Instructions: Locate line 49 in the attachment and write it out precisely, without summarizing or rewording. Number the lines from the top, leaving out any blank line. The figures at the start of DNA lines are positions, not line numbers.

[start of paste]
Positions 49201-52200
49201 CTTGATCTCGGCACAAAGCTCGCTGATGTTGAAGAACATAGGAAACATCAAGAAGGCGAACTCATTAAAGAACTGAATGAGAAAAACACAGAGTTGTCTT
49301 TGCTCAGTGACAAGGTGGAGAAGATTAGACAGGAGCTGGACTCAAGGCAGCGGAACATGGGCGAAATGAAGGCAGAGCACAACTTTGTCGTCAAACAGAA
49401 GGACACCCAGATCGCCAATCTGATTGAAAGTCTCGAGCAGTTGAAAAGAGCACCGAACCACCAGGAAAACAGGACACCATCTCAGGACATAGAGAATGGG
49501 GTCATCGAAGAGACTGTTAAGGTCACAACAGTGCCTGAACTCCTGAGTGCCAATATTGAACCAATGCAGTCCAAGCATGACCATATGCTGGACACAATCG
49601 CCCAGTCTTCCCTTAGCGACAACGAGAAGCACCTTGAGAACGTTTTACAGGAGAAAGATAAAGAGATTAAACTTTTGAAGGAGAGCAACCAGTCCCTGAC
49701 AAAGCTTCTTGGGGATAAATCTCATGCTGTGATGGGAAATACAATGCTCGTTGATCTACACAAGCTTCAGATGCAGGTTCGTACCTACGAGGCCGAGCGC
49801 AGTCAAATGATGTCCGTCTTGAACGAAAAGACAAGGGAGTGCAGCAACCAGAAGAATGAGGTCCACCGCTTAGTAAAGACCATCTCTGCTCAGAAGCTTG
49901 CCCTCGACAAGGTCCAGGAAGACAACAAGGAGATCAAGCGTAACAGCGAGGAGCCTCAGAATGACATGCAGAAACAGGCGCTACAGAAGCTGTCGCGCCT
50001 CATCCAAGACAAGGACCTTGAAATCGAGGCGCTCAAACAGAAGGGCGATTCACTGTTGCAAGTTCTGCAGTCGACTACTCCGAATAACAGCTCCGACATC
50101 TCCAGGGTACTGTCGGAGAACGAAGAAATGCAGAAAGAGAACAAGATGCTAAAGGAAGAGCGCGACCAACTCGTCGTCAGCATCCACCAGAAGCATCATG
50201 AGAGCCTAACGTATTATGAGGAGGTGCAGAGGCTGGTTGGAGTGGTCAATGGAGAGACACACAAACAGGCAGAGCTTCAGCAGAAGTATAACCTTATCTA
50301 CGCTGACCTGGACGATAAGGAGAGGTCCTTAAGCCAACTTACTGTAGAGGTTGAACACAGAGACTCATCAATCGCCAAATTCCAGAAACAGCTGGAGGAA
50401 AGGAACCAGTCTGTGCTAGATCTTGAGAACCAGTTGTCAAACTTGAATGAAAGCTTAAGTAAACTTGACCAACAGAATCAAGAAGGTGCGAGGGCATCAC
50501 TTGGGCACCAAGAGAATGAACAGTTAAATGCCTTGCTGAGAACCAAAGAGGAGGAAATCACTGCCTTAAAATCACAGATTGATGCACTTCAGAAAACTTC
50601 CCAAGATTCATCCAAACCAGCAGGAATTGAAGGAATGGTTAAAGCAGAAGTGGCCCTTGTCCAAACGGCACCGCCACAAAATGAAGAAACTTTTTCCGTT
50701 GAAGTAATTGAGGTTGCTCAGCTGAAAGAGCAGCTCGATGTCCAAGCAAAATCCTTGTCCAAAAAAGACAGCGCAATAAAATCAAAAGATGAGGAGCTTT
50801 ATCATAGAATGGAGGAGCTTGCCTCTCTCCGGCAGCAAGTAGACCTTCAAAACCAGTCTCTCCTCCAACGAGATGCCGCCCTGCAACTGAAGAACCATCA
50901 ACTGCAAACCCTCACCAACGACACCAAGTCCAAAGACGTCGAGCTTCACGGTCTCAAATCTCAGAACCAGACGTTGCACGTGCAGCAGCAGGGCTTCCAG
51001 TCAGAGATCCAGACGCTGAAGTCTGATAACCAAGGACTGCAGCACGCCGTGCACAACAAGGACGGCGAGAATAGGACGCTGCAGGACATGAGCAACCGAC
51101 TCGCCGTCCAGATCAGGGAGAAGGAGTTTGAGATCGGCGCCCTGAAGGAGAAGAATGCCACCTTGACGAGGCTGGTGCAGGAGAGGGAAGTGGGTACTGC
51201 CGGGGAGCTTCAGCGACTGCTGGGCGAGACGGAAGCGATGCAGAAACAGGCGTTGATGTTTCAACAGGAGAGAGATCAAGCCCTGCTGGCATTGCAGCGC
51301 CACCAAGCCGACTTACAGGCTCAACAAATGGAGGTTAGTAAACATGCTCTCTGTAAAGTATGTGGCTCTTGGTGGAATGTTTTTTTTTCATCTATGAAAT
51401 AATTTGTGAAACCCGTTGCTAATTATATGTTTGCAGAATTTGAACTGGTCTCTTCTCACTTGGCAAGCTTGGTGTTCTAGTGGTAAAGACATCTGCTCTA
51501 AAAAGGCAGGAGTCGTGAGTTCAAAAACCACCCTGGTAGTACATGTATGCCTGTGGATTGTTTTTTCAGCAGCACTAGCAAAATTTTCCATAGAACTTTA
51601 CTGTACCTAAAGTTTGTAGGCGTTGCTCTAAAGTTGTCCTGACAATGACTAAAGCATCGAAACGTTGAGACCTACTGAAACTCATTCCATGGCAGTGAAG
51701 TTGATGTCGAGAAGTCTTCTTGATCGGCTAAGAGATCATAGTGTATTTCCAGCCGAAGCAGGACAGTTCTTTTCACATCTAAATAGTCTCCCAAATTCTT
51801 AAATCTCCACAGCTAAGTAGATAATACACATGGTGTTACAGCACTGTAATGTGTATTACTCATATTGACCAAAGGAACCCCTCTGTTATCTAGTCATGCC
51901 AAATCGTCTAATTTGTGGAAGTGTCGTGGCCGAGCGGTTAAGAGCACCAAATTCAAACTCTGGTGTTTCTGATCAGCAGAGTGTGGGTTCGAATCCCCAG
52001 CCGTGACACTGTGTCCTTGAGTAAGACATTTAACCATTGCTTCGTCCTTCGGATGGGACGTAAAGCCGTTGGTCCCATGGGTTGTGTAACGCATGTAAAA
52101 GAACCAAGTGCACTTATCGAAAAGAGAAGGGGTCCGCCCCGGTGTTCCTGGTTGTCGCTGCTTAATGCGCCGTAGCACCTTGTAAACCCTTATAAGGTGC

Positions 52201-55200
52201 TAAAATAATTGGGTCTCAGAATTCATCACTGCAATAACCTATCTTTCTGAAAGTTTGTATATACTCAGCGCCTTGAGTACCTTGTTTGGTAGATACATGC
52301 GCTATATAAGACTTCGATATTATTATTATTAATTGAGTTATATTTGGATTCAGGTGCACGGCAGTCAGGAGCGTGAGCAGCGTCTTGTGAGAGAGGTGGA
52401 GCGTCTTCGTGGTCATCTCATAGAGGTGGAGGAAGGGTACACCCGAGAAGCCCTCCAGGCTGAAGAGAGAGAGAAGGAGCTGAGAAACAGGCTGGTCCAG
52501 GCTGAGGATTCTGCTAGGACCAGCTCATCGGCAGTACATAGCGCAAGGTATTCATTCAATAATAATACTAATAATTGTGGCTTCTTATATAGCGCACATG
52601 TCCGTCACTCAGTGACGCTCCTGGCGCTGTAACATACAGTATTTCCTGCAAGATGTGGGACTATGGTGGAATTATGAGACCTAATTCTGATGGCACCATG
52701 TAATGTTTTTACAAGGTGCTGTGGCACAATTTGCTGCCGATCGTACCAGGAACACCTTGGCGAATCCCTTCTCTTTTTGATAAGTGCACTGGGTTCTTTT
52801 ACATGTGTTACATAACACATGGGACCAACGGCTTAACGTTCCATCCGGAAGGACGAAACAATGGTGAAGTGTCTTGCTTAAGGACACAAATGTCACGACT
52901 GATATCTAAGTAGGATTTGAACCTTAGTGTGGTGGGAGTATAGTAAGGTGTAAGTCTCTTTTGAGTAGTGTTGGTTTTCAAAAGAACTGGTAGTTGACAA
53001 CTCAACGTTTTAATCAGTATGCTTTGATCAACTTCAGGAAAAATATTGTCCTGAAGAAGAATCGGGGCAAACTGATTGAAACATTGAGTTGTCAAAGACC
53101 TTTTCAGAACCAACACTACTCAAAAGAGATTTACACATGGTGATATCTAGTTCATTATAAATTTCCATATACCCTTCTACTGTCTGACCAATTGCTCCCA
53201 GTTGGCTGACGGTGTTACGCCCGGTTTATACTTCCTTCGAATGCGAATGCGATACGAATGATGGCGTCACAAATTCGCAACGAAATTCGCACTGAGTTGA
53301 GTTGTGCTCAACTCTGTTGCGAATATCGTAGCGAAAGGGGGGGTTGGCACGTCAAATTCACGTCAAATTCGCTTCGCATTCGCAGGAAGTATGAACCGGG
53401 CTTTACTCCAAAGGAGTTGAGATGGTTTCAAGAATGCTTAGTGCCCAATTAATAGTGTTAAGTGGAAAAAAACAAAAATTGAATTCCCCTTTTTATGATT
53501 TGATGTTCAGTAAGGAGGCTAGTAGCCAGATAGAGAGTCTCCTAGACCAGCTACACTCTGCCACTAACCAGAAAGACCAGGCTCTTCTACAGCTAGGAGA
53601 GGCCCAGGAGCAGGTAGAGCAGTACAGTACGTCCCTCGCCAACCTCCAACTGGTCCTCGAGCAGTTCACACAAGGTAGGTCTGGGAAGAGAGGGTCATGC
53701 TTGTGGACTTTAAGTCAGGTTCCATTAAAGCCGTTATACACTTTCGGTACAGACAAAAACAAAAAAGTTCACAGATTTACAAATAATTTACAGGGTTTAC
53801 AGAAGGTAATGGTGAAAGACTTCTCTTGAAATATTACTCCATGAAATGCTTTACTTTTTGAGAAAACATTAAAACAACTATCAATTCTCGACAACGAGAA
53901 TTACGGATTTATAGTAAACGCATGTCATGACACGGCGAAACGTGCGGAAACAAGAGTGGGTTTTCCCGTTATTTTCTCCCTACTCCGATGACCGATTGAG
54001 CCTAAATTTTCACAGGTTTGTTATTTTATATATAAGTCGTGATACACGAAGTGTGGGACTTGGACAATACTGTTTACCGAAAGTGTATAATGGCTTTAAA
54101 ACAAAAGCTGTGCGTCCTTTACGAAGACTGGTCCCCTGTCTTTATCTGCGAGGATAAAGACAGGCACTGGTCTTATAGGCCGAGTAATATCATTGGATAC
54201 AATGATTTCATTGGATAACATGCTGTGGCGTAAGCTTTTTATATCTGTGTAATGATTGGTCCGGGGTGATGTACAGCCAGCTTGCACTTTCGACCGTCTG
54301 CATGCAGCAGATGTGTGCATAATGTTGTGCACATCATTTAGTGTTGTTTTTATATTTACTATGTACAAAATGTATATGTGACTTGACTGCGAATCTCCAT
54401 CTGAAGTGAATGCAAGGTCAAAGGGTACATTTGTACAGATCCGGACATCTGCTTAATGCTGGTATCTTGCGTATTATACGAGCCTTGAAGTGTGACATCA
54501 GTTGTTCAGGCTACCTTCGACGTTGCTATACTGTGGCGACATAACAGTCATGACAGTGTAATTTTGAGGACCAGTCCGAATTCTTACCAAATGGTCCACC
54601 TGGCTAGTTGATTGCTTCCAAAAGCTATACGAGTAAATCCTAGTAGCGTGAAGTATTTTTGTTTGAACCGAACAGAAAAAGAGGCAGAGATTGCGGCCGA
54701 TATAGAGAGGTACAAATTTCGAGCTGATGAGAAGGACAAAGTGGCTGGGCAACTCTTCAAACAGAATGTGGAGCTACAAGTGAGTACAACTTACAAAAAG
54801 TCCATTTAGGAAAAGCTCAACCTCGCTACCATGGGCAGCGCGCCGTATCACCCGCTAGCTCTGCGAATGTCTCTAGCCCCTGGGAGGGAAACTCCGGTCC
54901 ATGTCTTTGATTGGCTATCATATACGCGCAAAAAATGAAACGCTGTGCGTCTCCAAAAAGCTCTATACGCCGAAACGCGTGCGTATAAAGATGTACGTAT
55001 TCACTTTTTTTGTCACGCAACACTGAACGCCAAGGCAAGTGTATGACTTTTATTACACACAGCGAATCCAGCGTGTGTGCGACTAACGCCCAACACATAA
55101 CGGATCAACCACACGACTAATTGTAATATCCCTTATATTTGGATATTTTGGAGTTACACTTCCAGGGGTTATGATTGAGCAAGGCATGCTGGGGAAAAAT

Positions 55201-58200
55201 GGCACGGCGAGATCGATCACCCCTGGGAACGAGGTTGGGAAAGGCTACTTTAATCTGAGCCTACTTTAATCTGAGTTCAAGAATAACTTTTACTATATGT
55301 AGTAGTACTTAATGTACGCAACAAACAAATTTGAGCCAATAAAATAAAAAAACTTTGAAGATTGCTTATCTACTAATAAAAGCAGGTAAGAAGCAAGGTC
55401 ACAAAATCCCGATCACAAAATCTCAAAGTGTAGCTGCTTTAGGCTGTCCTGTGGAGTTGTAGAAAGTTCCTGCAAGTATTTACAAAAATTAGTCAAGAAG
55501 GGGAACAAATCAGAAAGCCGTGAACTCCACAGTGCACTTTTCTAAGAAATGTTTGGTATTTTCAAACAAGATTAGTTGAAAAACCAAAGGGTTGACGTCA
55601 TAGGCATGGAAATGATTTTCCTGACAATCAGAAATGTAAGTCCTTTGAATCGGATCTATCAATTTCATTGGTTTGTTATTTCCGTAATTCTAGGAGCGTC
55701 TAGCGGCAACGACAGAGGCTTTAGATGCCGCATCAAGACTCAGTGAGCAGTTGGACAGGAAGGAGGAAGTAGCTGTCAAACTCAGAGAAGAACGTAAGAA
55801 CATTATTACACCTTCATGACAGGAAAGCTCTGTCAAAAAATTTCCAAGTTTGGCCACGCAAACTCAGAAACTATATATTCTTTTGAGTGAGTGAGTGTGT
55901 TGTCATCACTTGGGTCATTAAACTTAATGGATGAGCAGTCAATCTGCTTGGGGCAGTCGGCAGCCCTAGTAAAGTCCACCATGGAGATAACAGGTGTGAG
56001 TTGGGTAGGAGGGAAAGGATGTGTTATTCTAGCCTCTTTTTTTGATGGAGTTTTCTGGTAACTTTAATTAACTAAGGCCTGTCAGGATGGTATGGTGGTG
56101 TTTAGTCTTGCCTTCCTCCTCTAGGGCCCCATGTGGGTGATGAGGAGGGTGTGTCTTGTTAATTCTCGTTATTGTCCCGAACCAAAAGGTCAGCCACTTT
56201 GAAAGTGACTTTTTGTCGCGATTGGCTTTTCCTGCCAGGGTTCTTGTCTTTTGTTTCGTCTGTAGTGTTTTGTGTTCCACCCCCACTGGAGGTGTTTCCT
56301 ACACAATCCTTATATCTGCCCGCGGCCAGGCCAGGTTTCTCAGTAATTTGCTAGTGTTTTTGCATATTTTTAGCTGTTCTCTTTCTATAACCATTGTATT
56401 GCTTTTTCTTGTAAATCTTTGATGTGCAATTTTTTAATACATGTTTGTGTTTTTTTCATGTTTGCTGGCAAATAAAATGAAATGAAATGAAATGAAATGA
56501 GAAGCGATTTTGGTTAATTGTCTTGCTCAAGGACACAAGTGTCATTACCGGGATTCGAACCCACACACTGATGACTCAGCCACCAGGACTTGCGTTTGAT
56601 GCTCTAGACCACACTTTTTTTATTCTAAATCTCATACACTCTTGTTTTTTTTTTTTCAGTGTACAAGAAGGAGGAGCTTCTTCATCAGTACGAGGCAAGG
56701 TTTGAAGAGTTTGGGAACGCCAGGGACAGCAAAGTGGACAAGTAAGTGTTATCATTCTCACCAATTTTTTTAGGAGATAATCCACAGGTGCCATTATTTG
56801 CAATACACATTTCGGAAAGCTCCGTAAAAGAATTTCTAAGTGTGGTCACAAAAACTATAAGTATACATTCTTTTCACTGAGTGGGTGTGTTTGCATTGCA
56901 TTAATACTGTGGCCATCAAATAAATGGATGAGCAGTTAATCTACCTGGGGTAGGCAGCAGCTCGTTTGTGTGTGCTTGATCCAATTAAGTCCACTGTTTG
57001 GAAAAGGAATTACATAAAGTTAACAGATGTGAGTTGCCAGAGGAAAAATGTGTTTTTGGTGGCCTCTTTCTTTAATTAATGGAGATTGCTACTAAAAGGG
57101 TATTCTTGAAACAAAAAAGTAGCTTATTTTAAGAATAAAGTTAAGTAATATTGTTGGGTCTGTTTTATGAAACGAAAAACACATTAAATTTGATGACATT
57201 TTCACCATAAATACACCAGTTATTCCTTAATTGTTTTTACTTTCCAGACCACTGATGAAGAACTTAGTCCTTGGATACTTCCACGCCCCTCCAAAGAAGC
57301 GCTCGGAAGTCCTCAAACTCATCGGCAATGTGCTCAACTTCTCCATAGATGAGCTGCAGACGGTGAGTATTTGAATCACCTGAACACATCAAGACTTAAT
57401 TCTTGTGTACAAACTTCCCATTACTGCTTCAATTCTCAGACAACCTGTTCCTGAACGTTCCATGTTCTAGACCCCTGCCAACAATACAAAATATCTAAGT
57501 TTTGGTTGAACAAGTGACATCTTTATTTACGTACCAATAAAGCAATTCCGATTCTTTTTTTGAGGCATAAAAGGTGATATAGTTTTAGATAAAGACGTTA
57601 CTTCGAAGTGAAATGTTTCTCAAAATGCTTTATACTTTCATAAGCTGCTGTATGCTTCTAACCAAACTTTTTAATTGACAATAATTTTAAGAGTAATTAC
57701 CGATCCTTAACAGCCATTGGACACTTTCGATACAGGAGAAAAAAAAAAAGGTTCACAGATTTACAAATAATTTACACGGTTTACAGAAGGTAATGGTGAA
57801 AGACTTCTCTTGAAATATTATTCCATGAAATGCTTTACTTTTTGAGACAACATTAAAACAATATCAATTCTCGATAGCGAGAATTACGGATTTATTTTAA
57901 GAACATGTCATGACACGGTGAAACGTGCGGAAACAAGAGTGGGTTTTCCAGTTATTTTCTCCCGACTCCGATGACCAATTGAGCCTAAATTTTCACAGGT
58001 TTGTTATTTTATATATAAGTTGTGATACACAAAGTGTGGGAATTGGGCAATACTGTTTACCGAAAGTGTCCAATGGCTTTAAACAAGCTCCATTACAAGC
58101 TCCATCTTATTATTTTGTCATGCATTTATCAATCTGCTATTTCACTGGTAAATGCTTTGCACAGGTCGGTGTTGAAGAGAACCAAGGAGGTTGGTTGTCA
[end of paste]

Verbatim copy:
53801 AGAAGGTAATGGTGAAAGACTTCTCTTGAAATATTACTCCATGAAATGCTTTACTTTTTGAGAAAACATTAAAACAACTATCAATTCTCGACAACGAGAA